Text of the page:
I had my internet marketing skills when I first started the website, so I opted to offer consulting services related to that. For me, it was pretty easy because my former employer wanted me to freelance for three months as they transitioned to a new employee.
The point here is that if you have a blog on a specific marketable topic/subject, you can offer yourself as a consultant for different businesses out there. Landing clients is the hardest part, but if your content on your blog is attracting the right people, it can be done.
How to Start
1. Ask your current or most recent employer
Your current or most recent employer is a great way to start. If you want to leave your job and get into a blogging full-time and you have a certain skill your employer needs, you can put in your two weeks and explain that you'd love to continue as a consultant if they'll have you.
Some employers won't be receptive to this, but some will be. It all depends on the culture of the company and how your boss feels about the work you've done.
2. Choose a specialty
The key when you’re doing consulting is that you need to pick a specialty. This is usually going to be related to what you do professionally but it doesn't always have to be.
As an example, let's say that you've been an accountant for 7 years but you really have a passion for health and nutrition. Your specialty could be online personal training.
Even though you may not be as credentialed in that as you are in accounting, as long as you've studied the subject, you'll know more than most people.
But frankly, the easiest way to have quick success is to choose something related to the job you have. Wherever you're employed, there are going to be skills that you have that are sought after, so choose that topic as specialty or something closely related to that.
3. Put a form on your website for people to contact you
In order for people to contact you about consulting, you have to have a contact form (duh).
There are plenty of plugins to help with this, but I'm a fan of contact form 7 myself. It's free, lightweight, and easy to use.
4. Market yourself
Next, you want to market yourself with your social media and your blog. You can put your consulting service offer in the navigation, or even have it on the homepage of your blog.
Just make it clear that you offer consulting and create content that your ideal customer would want to read.
Most people neglect them as resources, but don't be scared to look on Craigslist and Fiverr for someone who might be interested in your services. It's a great way to land your first few clients!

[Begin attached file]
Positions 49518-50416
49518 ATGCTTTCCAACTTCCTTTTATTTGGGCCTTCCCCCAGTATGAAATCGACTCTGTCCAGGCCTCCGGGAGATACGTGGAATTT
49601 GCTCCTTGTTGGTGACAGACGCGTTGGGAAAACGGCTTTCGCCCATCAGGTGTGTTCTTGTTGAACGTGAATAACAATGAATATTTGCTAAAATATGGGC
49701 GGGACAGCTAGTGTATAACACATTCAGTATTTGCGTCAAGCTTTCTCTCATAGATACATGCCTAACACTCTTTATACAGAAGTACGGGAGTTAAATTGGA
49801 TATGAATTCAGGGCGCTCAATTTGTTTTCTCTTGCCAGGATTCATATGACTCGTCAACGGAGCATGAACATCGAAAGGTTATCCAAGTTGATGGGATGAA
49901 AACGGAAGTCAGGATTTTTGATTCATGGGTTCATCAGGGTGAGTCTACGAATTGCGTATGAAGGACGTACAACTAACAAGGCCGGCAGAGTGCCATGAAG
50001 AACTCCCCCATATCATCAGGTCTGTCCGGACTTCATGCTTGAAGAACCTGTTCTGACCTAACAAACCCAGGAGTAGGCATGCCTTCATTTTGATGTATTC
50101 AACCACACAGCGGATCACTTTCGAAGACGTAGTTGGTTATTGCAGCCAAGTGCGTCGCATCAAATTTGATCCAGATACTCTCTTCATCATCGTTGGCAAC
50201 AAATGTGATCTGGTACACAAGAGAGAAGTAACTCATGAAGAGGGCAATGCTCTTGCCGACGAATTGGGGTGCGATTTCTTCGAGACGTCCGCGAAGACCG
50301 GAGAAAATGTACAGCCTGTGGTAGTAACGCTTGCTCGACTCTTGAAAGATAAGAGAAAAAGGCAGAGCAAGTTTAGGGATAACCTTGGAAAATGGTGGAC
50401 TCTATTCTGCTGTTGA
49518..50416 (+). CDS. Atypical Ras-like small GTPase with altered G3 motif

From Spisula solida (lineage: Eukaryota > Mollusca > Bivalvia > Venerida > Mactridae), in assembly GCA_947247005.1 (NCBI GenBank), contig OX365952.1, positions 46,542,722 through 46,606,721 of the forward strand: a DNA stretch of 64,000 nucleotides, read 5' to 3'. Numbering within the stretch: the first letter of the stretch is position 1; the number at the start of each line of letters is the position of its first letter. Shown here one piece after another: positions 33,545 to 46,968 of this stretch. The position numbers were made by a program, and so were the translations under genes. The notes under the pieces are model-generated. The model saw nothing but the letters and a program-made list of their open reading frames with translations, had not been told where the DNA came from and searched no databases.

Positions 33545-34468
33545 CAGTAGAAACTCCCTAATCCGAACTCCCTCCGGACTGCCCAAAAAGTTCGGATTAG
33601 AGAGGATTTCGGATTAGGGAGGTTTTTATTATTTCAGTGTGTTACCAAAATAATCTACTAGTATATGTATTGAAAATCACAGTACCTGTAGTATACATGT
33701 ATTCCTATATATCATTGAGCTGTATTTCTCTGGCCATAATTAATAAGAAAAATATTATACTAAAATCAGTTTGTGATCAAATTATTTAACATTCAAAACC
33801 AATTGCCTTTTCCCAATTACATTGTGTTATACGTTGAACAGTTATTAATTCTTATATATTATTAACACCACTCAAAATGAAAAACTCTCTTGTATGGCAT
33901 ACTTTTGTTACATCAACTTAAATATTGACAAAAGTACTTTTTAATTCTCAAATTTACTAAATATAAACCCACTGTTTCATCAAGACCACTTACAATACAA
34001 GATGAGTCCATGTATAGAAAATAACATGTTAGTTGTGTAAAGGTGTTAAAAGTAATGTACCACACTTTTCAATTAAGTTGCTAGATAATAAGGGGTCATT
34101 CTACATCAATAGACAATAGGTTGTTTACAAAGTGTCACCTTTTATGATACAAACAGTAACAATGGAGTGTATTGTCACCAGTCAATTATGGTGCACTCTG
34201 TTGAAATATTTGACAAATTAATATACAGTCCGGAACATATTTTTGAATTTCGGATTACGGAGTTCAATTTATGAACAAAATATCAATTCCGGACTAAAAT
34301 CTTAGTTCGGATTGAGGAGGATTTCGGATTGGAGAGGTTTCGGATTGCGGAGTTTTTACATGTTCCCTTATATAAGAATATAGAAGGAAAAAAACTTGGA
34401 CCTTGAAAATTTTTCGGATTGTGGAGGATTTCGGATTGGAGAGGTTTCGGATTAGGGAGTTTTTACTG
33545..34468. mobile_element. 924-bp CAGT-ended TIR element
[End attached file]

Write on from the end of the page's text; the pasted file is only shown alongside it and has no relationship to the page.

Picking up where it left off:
5. Gather leads and choose the best fit
Once you have a blog up and have spent time creating content, you're going to start getting people contacting you looking for services. From here, you need to gather those leads and determine who is the best fit for you as a consultant.
This isn't easy to determine at the start, so begin by landing your first few clients to see what you like/dislike about them and the whole aspect of working with others.
6. Do your best work
Make sure that whenever you have a new client, you do your absolute best at making them happy. This should go without saying, but it's really important because word of mouth is what will really grow your consulting opportunities. If you do a great job, they're much more likely to refer you to other people.
3. Sell an Info Product
The next way to make money by blogging is to sell an informational product. This could be a PDF, plans or instructions, or even an eBook—it really doesn't matter. The idea here is that you have an info product on your website that you refer people to and if you convince them that their's enough value, they'll buy it.
How to Start
1. Choose a product complementary to your website visitors
Figure out who your demographic is and think about what they need. For example, my blog focuses on online business.
Therefore, it would make sense for me to have an eBook on the best practices for affiliate marketing, for example.
You have to take some time at this step to better understand your audience and figure out what it is that they want. This can be difficult because if you're starting out, you don't have much of an audience to speak with.
So, how can you do it? Simple.
Use analytics to understand what your most popular post(s) are on your blog and create an informational product that people who visit those posts would be willing to buy.
I'm simplifying the process, but it really doesn't have to be that complicated. Just look at what topics and posts are driving traffic to your blog and figure out how to make a product that fits what your website visitors are looking for.
2. Create an outline
Next, you need to create an outline for your book, plans, instructions, PDF, or whatever you're making. For this, you really need to think from a high-level.
Create a full outline that covers all aspects of what your product needs to cover. This exercise is going to be very important for you to think through every aspect of the final product.